Manigan said the healthcare market is changing, and insurers are restricting what they will pay for out-of-network care, with the result that patients are getting hit with larger bills when they go out-of-network.

Jeff Shanton, chair of the advocacy and legislative affairs committee of the New Jersey Association of Ambulatory Surgery Centers (NJAASC), said the group “supports disclosure, transparency and fairness in the healthcare system. We have worked extensively with Assemblyman Schaer on this bill.”

This week health insurer Aetna announced a national initiative to encourage its members to use in-network facilities when they schedule same-day surgical procedures -- and the pushback from the NJAASC illustrates how complex the out-of-network issue can get.

According to Aetna, half of its members who are referred by their doctors to a surgery center did not know the referral would take them out of the Aetna network. On average, the medical bill was $5,000 lower when the members stayed in network, according to the company. It said that since August 2010, on nearly 38,000 occasions an in-network doctor referred an Aetna member to an out-of-network surgery center.

To illustrate the price differential, Aetna spokeswoman Susan Millerick used an example in which the patient pays 10 percent of the bill for in-network care and 30 percent for an out-of-network facility.

If the member went in-network for care and the bill was $2,000, the member would pay 10 percent, or $200. If the patient went out-of-network, and the bill was $6,000, Aetna would apply a formula that allows a payment of $5,000 for the procedure. Aetna would then pay 70 percent, or $3,500, and the member would pay 30 percent or $1,500.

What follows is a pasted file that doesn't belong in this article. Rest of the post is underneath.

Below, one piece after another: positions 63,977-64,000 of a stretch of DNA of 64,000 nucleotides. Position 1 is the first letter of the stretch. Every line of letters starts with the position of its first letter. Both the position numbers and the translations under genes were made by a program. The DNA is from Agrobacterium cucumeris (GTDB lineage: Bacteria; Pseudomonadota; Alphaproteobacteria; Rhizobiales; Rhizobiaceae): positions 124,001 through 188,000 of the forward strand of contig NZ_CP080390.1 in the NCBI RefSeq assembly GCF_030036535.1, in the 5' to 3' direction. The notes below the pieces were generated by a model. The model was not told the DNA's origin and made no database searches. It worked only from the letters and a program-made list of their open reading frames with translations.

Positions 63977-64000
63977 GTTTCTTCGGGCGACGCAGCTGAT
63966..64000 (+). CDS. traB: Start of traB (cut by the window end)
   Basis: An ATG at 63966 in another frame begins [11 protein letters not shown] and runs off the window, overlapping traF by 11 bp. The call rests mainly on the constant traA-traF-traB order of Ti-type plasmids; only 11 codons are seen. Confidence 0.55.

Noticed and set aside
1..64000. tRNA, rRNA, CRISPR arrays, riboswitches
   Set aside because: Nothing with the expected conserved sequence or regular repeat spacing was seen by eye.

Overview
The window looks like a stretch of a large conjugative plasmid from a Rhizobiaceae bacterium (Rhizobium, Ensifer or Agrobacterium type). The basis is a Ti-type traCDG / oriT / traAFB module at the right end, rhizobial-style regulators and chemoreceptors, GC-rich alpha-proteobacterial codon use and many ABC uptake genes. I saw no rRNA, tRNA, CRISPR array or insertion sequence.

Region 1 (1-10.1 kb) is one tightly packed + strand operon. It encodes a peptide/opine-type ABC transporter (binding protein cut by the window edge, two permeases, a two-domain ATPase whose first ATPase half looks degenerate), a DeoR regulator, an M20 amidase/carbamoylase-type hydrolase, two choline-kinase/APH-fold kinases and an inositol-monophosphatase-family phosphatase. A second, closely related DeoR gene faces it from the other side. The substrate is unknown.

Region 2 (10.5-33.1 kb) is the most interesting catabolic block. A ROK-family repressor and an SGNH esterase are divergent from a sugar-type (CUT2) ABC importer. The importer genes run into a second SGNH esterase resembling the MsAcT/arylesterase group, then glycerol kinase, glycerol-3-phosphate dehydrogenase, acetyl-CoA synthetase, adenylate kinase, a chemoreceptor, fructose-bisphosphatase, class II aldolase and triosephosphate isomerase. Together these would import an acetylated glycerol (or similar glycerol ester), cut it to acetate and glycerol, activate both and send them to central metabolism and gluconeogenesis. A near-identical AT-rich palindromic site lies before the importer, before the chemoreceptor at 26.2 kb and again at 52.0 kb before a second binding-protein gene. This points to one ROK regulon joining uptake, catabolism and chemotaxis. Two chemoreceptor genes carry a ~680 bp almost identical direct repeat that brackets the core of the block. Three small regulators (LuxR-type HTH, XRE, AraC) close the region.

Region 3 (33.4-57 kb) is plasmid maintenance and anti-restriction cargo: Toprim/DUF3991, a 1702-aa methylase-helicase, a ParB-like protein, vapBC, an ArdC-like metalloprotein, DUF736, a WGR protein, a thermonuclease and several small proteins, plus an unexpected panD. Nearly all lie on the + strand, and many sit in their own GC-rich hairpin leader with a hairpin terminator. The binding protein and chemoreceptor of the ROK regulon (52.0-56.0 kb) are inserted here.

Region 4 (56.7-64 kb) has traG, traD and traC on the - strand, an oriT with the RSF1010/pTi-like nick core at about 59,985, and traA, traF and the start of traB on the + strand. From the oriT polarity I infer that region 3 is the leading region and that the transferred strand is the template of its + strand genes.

In addition, an out-of-network provider can “balance bill” the member for the difference between its billed amount and what Aetna allows, or $1,000.

In this example, according to Aetna, the member pays $2,500 out of pocket when using an out-of-network facility and $200 by staying in network.

Larry Trenk, president of the NJAASC, contended that patients should be free to use in-network physicians who perform surgical procedures at out-of-network facilities.

“Aetna charges higher premiums for policies that have out-of-network benefits. If a patient that has such a policy is convinced by Aetna to go to an in-network provider, Aetna would stand to benefit.”

Trenk said that Aetna “has made it very difficult for ASCs in New Jersey to join with them, and provide in-network care. Aetna has stopped negotiating with new and existing facilities that want to participate in their network. This only serves to increase the number of out-of-network claims.”

Millerick said Aetna has 119 ASCs in its New Jersey network and is currently in negotiations with at least 12. “But even good-faith efforts to contract with these facilities are not always successful, because we can’t contract at any price. Aetna has a dual responsibility to its employer customers. The first is to provide them with access to comprehensive health benefits coverage that is both accessible and affordable. The second is to help contain rising health care costs which threaten their ability to continue providing coverage for their workers.”